The ROS Package

What is ROS?

ROS (Robot Operating System) is an open-source collection of software frameworks for robot development, it allows for functionalities such as low-level device control, message-passing between processes, and package management. The tools and libraries available make it possible to build, write, and run code across multiple computers. The main advantage of ROS is its peer-to-peer network, this allows for communication across multiple nodes and devices without requiring an auxilliary server computer or server software. This means processes distributed across various machines can interact using the ROS communication framework.

Why Noetic?

Essentially, a distribution (distro) is a set of ROS packages rolled up into a release, there are various distributions of ROS each with different functionalities to suit the needs of different robots.


ROS Noetic is currently the final and latest version of ROS 1 available with an EOL date set for May 2025, this means another distribution of the operating system will not be released for ROS 1. However, Noetic is an LTS release meaning it will have support throughout its lifetime though no major functionality will be added. Moreover, ROS 2 is only available on Ubuntu and not Raspbian, which is the official supported operating system for the Raspberry Pi. Raspbian is required as the VMX-pi HAL Library for the Raspberry Pi only supports the operating system. Below is a summary of distros released prior to ROS Noetic:


General Overview

Exchanging information with ROS can take many forms, whether it be asynchronously streaming data over topics, or using ROS services via a request/response messaging system.


ROS Master

ROS master can be thought of as the main message-passing server that tracks the network addresses of all the other nodes. It informs subscribers about nodes publishing on a particular topic in order for the subscriber and publisher to establish a peer-to-peer connection. The nodes must know the location of ROS master on startup via ROS_MASTER_URI, which is the enviroment variable responsible for this. Conveniently this is automatically set by default when the ROSDISTRO(noetic) setup file is sourced. For more information on sourcing setup files, refer to the Getting Started section.

Subscribers and Publishers

Like previously mentioned, the subscribe/publish messaging model is one of the main ways ROS is used. For example, let’s assume we have a camera on our robot and we want a way to read, process, and ouput the image feed from the camera for navigation or object tracking. To begin, the nodes must register with ROS master, this is done before the nodes can establish a peer-to-peer communication whith eachother before message-passing can occur. After registering, the Camera Node will advertise the image data to a trivial topic called /image_feed while the Image Processing Node will subscribe to /image_feed.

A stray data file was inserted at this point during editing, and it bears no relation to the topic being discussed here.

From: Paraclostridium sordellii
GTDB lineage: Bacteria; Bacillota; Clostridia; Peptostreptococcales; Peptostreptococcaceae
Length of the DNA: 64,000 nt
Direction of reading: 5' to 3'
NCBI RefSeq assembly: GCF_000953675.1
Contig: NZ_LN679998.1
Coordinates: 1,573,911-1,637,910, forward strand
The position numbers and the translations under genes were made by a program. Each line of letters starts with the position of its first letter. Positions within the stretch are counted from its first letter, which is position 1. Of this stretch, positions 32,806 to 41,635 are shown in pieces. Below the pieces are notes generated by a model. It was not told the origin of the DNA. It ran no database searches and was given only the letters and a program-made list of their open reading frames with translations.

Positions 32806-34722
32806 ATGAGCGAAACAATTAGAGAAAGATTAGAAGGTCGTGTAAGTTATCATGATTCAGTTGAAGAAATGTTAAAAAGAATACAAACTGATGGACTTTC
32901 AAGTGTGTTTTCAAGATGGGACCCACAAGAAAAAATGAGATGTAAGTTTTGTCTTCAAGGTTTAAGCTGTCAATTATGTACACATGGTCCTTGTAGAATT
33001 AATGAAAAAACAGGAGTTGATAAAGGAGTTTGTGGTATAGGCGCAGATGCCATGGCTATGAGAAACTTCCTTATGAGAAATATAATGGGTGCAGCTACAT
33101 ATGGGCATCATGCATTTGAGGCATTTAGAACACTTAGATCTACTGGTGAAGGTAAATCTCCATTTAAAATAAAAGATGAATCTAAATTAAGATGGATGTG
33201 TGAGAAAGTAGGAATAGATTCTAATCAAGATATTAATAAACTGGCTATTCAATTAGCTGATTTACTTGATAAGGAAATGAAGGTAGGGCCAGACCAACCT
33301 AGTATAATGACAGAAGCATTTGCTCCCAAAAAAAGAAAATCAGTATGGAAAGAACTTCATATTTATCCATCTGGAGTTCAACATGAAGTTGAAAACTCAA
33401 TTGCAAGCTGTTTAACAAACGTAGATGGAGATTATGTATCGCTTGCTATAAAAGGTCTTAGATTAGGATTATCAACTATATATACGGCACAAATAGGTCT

With Peer-to-Peer connection now established, its time for the Image Processing Node to process the incoming video stream and output to another topic called /image/output_video.


Another subscriber can be written to view the video feed by writing a callback to the image output topic, however ROS has a framework known as rqt with many plugins like rqt_image_view, that provide a GUI for displaying images using image transport.


Refer to the RQT section for more information on the rqt GUI and its plugins.

Services and Clients

Services/Clients are another way of passing messages, ROS services follow the basic request-response style remote procedure call (RPCs). Any node can call a service, these are referred to as clients, services are useful when a quick operation is desired. Similar to the subscriber/publisher, a ROS node provides a service under a string name that is registered with ROS Master. For example let’s take a service, /set_motor_speed, to set a motor speed using this, clients will send a request containing the desired motor speed value by calling the service and await an ensuing response.


VMX-pi ROS Package

After following the steps in the Getting Started section, now you are ready to start using the ROS library for the Studica Robot Platform. ROS functionality has been implemented for a variety of Studica’s hardware, refer to Studica’s Roscpp API for more information on the classes and methods available. Below are the ROS pacakages:


The next sections will go over using the ROS package to write simple subscribers and publishers, as well as writing simple services and clients to pass messages between nodes.